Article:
My bookkeeper, Evi, caught the coloring book fever not all that long ago and she tells me life hasn’t been the same since. She’s shown me the progression of her work from the beginning, lovely pages depicting mostly springtime palettes and, more recently, intricate gradations and shadings. To see Evi’s exuberance and the sheer force of her presence as she talks about coloring is to know that art-making brings something vital to her life.
But can coloring be considered art? If you ask Evi’s adrenal glands, they’d tell you they couldn’t care less. Researchers at Drexel University studied the effects of art-making on cortisol levels in the body. Elevated levels of cortisol, a stress hormone released by the adrenals and referred to by Psychology Today as “public health enemy number one,” have been implicated in anxiety, depression and a number of other physical and mental health conditions. The study found a statistically significant decrease in levels of the stress hormone following 45 minutes of art-making. Interestingly, the findings further revealed that cortisol levels dropped regardless of the subject’s prior art-making experience or levels of sophistication of the materials used, meaning that both seasoned artists and novices enjoyed a similar decrease in cortisol, whether they used sculptural clay or student-grade markers.
Participants in the study reported feeling relaxed after art-making, saying that the experience reminded them of creating as a child. Some reported feeling free from constraints. Others described an experience of “flow,” of losing themselves in the work. As Evi describes it:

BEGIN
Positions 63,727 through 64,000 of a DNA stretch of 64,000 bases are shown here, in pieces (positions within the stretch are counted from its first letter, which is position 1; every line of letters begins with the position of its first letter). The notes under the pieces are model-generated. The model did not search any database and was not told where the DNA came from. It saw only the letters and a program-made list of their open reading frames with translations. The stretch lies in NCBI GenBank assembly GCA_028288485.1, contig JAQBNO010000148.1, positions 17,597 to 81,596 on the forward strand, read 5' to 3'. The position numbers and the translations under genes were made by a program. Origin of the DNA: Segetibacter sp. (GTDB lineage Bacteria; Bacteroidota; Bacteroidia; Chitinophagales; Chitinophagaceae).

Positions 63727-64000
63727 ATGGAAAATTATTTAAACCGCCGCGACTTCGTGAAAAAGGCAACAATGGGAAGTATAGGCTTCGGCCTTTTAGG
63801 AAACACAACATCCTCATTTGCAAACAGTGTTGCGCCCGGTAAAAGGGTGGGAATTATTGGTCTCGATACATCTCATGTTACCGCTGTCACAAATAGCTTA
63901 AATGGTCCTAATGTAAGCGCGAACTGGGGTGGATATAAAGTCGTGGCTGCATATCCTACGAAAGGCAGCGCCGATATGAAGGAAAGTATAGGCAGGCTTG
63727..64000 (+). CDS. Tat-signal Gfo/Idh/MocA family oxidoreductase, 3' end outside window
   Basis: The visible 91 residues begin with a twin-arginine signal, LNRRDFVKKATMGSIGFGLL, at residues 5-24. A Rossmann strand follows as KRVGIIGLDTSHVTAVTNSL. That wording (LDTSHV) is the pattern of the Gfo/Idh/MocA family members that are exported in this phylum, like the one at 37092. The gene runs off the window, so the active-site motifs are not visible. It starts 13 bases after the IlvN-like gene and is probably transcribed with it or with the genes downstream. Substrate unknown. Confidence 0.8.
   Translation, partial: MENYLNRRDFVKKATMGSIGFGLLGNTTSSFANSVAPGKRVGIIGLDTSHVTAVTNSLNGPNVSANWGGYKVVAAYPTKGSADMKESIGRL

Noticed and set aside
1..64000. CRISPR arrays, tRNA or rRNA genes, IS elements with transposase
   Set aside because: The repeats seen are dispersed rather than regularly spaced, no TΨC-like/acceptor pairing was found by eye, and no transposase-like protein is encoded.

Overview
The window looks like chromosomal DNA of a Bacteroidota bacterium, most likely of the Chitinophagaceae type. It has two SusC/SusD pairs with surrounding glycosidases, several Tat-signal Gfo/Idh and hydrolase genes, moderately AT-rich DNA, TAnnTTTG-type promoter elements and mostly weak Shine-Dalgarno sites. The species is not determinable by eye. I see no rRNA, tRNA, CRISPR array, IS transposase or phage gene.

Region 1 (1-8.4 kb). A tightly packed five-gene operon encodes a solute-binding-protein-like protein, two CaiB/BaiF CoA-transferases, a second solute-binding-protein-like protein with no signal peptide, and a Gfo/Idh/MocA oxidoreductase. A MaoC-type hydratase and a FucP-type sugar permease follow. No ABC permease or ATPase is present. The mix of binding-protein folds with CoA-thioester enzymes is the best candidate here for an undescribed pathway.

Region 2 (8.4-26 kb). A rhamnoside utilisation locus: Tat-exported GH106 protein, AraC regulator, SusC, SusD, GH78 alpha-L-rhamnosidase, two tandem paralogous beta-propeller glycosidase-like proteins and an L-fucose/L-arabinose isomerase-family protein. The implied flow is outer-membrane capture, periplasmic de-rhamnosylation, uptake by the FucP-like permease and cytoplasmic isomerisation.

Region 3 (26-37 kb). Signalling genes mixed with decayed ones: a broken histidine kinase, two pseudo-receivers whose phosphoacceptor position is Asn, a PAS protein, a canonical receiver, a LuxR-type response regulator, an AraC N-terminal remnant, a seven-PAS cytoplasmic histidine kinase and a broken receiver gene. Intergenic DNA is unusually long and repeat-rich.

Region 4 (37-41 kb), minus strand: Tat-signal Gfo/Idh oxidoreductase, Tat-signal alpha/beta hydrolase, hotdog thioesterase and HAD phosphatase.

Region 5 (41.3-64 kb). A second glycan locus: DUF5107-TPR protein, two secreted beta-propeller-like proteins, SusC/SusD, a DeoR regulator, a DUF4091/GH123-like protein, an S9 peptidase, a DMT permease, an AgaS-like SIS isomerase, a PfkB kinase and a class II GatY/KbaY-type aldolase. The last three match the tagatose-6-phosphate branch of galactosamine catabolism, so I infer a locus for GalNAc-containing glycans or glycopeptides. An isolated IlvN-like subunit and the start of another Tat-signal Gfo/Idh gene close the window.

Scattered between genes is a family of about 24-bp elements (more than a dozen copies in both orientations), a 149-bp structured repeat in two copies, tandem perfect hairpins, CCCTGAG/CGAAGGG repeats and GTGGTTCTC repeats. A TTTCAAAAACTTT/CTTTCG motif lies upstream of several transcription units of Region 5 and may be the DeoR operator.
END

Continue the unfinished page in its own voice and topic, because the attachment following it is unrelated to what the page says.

Coloring takes my focus off the daily routines and stresses. It redirects my mind into creating something from nothing. It gives me the satisfaction that I’ve brought a piece of work to life. It’s calming and soothing, and sometimes it’s a positive mental challenge in that some pieces make me dig a little deeper. Coloring is like an open window—it lets in fresh air for the mind.
Evi introduced her California friend, Wendy, to coloring. Wendy says:
Coloring gives me a way to completely clear my mind of everyday stresses and worries. When I’m working on a picture, I get so involved that I don’t think of anything else and time flies. Because I’m a stay-at-home caregiver to two aging pets with health issues, working on art affords me a peaceful way to keep myself occupied while still being attentive to their needs. Best of all, I thoroughly enjoy the challenge of making the pictures come to life and hope to continue for years to come.
Color has forever had this effect on me, and maybe you, too. I swear that just looking at freshly-squeezed dollops of paint on my palette decreases my cortisol level. I could spit in a petri dish, stare at my colored pencils for 15 minutes and then spit again and I bet my cortisol would be lower. Or maybe it just feels that way…
While the debate continues as to what constitutes “art,” I see merit in asking different questions. Like, What constitutes health and how does my making support it?
(HT to Liz for news of the Drexel study)